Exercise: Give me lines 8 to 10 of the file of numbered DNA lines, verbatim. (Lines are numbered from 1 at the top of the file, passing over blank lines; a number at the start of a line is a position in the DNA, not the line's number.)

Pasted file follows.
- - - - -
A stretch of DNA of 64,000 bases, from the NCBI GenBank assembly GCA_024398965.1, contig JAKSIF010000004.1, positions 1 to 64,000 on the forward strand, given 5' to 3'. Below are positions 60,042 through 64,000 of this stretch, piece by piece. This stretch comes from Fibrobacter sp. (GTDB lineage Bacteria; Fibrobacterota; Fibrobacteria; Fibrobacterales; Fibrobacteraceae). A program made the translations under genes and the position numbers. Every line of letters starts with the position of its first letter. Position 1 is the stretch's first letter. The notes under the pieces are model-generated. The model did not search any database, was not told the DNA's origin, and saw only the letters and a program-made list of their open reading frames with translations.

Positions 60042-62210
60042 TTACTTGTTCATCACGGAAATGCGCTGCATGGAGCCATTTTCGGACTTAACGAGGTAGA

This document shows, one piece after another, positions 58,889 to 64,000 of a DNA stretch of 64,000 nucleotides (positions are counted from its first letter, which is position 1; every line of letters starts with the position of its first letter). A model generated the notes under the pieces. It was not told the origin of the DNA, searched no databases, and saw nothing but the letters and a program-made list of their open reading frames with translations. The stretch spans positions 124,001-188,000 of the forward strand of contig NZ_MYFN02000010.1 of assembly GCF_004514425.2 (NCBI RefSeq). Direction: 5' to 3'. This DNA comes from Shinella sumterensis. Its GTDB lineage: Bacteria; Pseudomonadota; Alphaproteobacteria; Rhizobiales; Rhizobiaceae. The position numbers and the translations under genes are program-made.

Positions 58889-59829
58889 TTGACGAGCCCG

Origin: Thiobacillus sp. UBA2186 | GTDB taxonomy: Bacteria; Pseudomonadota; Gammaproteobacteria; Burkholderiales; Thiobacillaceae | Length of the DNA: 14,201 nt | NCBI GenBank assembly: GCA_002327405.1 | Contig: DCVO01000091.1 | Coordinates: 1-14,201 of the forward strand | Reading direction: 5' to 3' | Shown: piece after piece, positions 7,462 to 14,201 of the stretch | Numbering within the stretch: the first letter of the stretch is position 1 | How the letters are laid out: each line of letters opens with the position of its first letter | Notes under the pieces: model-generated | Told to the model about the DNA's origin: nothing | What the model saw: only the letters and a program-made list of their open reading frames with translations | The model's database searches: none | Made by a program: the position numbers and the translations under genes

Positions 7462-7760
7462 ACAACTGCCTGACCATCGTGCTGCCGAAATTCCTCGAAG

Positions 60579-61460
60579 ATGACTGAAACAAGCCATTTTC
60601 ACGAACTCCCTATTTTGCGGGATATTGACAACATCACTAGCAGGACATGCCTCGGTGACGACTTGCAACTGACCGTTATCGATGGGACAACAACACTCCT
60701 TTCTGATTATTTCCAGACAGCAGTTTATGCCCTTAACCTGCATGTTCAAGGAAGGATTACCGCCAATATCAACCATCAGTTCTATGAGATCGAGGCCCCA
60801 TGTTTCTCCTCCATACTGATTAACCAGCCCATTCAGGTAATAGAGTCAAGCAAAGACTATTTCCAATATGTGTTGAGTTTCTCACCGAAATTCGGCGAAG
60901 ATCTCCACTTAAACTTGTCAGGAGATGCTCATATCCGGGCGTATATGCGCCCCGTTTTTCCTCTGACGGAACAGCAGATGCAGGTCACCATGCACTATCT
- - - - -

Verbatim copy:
Positions 7462-7760
7462 ACAACTGCCTGACCATCGTGCTGCCGAAATTCCTCGAAG

Positions 60579-61460